With the vivid memory of his long-gone childhood friends, Max, Patsy, and Cockeye, etched in his mind, his ferociously loyal partners-in-crime during their rise to prominence in New York's Prohibition-era Lower East Side, the defeated, penniless, and guilt-ridden former gangster, David "Noodles" Aaronson, returns to Manhattan. Not knowing what to expect, while on a mission to shed light on his opaque past, grizzled Noodles reunites with his only living friend, Fat Moe, after thirty-five haunted years of self-exile. However, the relentless, piercing sound of culpability stands in the way of finding closure, as the inscrutable content of a well-worn leather suitcase further complicates matters. And now, against the backdrop of a torn conscience, the sad and bittersweet recollections of more than fifty years of love, death, and everything in between, become inextricably intertwined, leading to even more puzzling questions. But, what are a man's options when he is left with nothing?Written by
As boys, they made a pact to share their fortunes, their loves, their lives. As men, they shared a dream to rise from poverty to power. Forging an empire built on greed, violence and betrayal, their dream would end as a mystery that refused to die. See more »
In 1968, Noodles rents a 1962 Pontiac, which is far too old to be in a rental fleet. See more »
[In 1933, three goons question a young woman about Noodles]
Where is he? Where's he hiding?
I don't know... I've been looking for him since yesterday.
[second goon slaps her harshly; she falls onto the bed]
I'm gonna ask you for the last time: where is he?
I don't know... what are you gonna do to him?
[second goon shoots her dead]
[to third goon]
Stay here in case that rat shows up.
One of Beefy's Thugs:
[...] See more »
A network television version of three hours (without commercials) was briefly available in the early-to-mid-1990s, which retained the film's non-chronological order but still left out several key scenes. This version has recently turned up in viewings of the film for the AMC TV channel. See more »
This Godfather-type film was done by Sergio Leone, of spaghetti-western fame, so you know you will see and experience several of his trademarks. Namely: (1) a lot of facial closeups; (2) some slow-motion or slow-moving dramatic scenes; (3) good overall photography and (4) a unique soundtrack.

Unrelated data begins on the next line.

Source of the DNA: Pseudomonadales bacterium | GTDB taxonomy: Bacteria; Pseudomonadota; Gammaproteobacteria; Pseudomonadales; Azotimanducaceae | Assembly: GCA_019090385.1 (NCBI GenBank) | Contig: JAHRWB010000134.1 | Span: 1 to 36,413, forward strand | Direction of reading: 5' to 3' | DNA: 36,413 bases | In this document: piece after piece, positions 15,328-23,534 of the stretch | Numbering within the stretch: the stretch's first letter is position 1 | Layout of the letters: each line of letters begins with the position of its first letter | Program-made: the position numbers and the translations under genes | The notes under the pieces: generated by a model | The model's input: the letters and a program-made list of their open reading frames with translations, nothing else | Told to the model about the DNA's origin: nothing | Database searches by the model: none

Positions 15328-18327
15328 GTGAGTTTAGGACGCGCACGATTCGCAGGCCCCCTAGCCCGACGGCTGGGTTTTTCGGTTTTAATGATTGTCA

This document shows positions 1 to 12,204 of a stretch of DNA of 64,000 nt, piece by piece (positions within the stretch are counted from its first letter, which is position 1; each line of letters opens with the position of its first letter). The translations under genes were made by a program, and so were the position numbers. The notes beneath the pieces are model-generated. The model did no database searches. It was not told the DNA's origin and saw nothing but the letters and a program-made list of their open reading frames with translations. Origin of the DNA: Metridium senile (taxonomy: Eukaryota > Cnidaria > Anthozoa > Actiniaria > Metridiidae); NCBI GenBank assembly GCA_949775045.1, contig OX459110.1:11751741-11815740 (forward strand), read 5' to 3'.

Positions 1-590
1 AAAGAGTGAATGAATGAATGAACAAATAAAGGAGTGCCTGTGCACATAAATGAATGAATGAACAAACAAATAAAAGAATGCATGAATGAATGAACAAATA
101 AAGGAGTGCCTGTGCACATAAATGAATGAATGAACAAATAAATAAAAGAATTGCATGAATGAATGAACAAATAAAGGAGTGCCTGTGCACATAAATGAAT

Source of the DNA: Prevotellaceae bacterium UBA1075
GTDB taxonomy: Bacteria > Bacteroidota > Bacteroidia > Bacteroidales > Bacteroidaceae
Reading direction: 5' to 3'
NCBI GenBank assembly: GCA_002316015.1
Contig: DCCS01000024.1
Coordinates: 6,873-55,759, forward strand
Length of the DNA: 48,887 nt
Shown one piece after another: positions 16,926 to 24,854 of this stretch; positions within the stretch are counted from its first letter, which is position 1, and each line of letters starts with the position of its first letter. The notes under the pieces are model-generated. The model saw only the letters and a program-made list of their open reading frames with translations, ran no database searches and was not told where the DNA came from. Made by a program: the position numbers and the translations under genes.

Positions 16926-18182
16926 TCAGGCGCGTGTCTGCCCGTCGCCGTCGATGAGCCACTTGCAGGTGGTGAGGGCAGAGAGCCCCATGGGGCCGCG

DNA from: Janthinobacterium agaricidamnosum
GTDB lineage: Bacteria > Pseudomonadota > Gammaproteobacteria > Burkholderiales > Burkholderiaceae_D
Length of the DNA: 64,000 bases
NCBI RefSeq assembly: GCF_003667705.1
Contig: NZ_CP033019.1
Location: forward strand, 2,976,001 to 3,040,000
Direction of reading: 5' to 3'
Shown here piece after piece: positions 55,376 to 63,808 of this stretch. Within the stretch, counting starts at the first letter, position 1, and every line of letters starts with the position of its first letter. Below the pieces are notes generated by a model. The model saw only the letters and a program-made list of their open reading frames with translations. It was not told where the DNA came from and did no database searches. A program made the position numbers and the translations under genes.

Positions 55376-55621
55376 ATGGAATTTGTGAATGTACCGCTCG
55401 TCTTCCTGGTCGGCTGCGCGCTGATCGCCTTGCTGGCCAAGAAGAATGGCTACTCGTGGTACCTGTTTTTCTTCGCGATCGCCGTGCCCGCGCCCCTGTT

The period sets here are magnificent. You get a real feel of the time, whether it's 1910, 1933 or 1967. The colors are awash in blacks, browns and grays and the DVD brings all these out very well, especially considering the film is over 20 years old.
Despite some of Leone's slow moments, this is a fascinating film to watch for the story, too. There are numerous memorable scenes, some of them involving some downright shocking violence, even for today's movies. However, the amount of violence is less than what you see today.
The movie also sports an interesting twist near the end involving the two major characters, played by Robert De Niro and James Woods. The story is not always clear, either, so be prepared to be possibly confused about a few things....at least on the first viewing. Confused or not, this film always is fascinating to view, especially with intense actors such as the two men just mentioned, along with Elizabeth McGovern, Tuesday Weld, Joe Pecsi, Burt Young, Treat Williams and more.
The child actors in here take up almost half the movie and are excellent. What an injustice they don't receive any publicity for their acting, especially the kids who played De Niro and Woods as youngsters. One of the girls has become a famous adult actress: Jennifer Connelly. She was 12 years old in this film and was already alluring.
This is Godfather-type crime movie that ranks right up there with that famous film, not taking a back seat to it at all.
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